Alex is in a unique position to practice her exceptional nursing skills. As the Hospice RN responsible for admissions to our out-patient service, she serves as more than just a team player, but as our team’s advocate, explaining to vulnerable patients and their families the benefits of our team approach to providing care. Alex has mentored our team, taking each of us with her on informational and admission visits, educating not only the patient and family, but each of us as well on the Hospice Philosophy of care. These visits also give her the chance to model one of her ultimate care-giving strengths – that of compassionate listening.
She routinely demonstrates her gift of sensitivity to the needs of her Hospice “peeps,” gently helping them find and define their own course as they consider end of life goals. It is then Alex can deliberately and precisely match the resources of the Hospice team, both clinicians and volunteers, to the recognized needs.
On a recent joint visit with Alex, I watched her sit on the floor at the feet of a new patient as if she were a student being instructed by an expert. She listened patiently, gently soliciting not only current vitals and worries and concerns, but the woman’s desires and plans and goals going forward. Alex tentatively offered her informed thoughts and ideas on how the stated goals might be met. It was clear from her smile and expressions of gratitude our new Hospice patient felt she had been listened to and heard, and I got to witness the art of medicine being practiced.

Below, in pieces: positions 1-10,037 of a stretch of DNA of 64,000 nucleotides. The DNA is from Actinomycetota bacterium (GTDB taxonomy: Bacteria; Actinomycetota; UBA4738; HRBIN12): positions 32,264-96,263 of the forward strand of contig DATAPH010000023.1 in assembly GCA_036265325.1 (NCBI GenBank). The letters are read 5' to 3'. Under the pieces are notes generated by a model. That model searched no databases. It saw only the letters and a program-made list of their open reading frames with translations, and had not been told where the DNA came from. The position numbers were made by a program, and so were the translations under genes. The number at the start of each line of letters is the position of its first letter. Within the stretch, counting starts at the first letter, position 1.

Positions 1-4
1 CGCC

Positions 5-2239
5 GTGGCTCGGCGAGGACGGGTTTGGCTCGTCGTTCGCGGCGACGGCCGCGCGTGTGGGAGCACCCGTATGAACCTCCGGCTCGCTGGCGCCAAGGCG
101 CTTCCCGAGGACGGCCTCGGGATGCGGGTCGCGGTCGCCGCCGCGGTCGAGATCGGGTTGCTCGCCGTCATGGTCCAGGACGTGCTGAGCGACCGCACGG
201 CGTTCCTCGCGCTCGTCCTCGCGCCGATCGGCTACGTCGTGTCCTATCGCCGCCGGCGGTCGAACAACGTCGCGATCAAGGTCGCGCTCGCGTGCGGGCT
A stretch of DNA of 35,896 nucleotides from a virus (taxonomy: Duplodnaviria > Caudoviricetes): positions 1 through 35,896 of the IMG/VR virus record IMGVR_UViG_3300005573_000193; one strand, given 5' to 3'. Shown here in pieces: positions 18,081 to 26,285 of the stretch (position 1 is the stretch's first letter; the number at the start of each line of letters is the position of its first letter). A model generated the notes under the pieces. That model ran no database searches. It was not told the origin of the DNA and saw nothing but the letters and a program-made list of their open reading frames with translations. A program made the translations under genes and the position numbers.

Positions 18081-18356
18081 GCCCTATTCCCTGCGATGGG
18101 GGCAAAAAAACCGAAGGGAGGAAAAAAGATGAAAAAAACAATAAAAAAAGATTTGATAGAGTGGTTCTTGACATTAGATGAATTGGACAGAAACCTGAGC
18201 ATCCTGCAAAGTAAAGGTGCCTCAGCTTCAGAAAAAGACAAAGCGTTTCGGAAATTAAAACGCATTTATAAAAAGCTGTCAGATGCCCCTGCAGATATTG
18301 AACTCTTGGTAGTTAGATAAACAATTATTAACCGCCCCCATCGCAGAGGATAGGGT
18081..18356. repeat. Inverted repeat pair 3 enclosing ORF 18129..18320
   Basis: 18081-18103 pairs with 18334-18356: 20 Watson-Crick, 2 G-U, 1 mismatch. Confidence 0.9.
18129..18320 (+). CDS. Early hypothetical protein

“Insightful” and “sensitive,” “advocate” for both patient and Hospice team, “team mentor” and “leader” all describe Alex. But in my view, it’s her ability and willingness to listen, with her heart as well as her intellect, which makes her a unique asset to our Hospice team, FMH, and the community, and more than deserving of the DAISY Award.